Designing, building, and testing computing solutions. The third aspect is about taking the concepts and understanding from the first two aspects and applying them. Learners will create solutions, perhaps by designing, building, and testing solutions on a computer or by writing a computational process down on paper. In doing so, they will learn about modeling process and information from the real world in programs, and what makes a good model to represent or solve a particular problem.

Learners will create representations of information. For example, learners could make lists, tables, family trees, Venn diagrams, and data models to capture key information from the problems they are working on.

Learners will use their skills in language to create descriptions of processes that can be used by other people. For example, a computer program is a great way to describe a process.

Although solutions can be created in many ways, it is expected that all learners will experience creating solutions on computers.

Learners will understand how to read, write, and translate between different representations such as between English statements, planning representations, and actual computer code. For example, developing skills in writing code could be scaffolded by studying worked examples or by giving learners jumbled lines of code and asking them to put the lines into an appropriate order.

Although solutions can be created in many ways, it is expected that all learners will experience creating solutions on computers. This shows learners that computers implement exactly what they—the learners—have written, which is often not what they intended, as well as giving them practice in debugging.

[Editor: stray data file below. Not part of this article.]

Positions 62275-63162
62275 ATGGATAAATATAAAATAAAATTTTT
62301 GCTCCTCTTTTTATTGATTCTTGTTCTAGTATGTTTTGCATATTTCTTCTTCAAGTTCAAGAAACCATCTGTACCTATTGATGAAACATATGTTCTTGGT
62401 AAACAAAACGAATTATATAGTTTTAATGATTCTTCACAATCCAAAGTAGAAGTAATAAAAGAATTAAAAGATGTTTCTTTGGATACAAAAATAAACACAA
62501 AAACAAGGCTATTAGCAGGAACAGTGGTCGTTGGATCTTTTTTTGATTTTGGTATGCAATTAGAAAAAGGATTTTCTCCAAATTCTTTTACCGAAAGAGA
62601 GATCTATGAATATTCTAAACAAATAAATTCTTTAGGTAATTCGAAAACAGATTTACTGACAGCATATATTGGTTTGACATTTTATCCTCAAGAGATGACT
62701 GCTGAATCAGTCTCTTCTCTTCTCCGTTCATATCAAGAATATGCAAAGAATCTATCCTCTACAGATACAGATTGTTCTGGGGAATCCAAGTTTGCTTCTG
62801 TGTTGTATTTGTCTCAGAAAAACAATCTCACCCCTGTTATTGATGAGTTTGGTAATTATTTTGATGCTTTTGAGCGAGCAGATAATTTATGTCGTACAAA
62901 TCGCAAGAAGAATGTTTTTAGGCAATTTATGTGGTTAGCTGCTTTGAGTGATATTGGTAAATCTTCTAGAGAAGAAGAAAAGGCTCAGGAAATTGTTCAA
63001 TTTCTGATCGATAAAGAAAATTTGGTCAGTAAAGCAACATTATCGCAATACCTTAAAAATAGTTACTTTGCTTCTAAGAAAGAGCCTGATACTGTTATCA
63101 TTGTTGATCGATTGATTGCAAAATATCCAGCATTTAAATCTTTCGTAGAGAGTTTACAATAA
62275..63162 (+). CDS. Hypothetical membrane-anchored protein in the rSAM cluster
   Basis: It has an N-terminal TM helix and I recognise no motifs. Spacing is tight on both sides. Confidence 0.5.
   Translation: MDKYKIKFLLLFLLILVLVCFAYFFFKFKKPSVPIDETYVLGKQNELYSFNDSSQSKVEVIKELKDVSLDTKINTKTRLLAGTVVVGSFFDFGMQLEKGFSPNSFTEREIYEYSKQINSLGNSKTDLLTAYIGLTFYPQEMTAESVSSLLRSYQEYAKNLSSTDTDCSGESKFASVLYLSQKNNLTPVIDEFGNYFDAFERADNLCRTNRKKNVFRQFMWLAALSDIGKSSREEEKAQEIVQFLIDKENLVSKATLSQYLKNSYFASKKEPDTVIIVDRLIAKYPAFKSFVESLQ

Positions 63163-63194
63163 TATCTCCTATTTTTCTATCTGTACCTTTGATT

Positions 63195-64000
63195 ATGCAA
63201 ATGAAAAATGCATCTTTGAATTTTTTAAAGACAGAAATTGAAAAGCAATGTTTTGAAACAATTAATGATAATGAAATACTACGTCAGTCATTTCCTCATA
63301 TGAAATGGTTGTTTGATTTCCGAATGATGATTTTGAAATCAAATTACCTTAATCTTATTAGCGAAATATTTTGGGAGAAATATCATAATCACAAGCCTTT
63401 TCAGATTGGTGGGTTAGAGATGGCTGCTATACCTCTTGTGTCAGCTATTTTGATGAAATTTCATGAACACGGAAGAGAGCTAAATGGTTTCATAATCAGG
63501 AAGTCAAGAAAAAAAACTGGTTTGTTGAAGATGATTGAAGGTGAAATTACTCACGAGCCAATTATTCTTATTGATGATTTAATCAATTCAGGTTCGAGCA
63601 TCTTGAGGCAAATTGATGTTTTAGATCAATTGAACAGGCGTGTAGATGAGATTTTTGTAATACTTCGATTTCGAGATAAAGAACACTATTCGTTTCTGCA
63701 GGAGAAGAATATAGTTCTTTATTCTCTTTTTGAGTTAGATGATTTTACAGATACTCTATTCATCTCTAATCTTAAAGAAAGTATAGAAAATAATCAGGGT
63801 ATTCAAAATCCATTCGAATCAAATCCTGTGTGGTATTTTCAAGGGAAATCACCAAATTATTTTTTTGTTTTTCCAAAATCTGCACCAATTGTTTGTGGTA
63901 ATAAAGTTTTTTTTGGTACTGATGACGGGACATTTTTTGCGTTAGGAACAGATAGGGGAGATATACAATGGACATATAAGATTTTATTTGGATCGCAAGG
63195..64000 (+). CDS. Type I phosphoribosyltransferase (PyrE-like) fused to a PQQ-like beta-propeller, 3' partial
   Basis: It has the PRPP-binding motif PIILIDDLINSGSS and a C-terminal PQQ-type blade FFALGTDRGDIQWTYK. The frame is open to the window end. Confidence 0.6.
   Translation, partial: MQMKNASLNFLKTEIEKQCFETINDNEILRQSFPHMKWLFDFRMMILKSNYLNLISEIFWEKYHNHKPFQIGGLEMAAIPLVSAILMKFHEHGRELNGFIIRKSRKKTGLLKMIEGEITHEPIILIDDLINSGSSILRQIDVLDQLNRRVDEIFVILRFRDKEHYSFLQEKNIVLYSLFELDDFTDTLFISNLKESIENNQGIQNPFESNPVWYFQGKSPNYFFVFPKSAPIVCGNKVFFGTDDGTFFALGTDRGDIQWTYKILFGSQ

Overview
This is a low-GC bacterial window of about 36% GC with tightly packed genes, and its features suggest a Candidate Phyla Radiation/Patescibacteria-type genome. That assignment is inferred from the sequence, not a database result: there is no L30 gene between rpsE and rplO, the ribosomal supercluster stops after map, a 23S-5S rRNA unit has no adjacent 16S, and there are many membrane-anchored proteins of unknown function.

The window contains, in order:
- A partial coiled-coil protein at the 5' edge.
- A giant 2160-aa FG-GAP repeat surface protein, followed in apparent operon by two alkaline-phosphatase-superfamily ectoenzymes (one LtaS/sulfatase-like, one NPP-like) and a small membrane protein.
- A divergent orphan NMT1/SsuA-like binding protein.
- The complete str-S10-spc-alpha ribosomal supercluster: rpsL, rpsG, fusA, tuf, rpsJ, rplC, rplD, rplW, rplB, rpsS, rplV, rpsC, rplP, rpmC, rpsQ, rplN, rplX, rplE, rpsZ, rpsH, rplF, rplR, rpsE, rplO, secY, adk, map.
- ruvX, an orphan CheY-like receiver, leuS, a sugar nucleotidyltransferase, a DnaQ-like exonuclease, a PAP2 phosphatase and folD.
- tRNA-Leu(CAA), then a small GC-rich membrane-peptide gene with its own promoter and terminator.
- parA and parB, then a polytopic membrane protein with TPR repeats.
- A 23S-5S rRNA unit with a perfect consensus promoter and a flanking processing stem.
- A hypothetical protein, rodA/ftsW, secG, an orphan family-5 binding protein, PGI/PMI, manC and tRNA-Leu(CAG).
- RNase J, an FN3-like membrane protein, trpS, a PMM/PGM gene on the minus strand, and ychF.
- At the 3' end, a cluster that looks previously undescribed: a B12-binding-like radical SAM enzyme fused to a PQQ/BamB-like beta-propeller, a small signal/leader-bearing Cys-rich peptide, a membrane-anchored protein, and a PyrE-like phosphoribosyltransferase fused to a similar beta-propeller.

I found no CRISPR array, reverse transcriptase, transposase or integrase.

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We have presented a curriculum that explicitly connects computational thinking with the more mechanical aspects of computing, with particular concentration on the explicit modeling of computational domains by computational mechanism. Not everyone needs to become a software engineer or computer scientist; the curriculum provides valuable learning at all levels, including the essential foundations for those who wish to study the subject further. While our curriculum is informed by previous educational computing research, we emphasize quite different learning outcomes via our three-point framework.

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Richard Connor ( is a Professor of Computer Science at the University of Strathclyde, Scotland.

Quintin Cutts ( is a Professor of Computer Science Education and Director of the Centre for Computing Science Education at the University of Glasgow, Scotland.

Judy Robertson ( is a Professor of Digital Learning at the University of Edinburgh, Scotland.

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Jeffery Howell

Thank you for your article and your efforts to create and publishing the "Teaching Comuter Science: A Guide for Early Years and Primary Practitioners". I believe you are spot-on with the observation that introduction to "...the computational mechanisms themselves..." is too often neglected in basic computer education.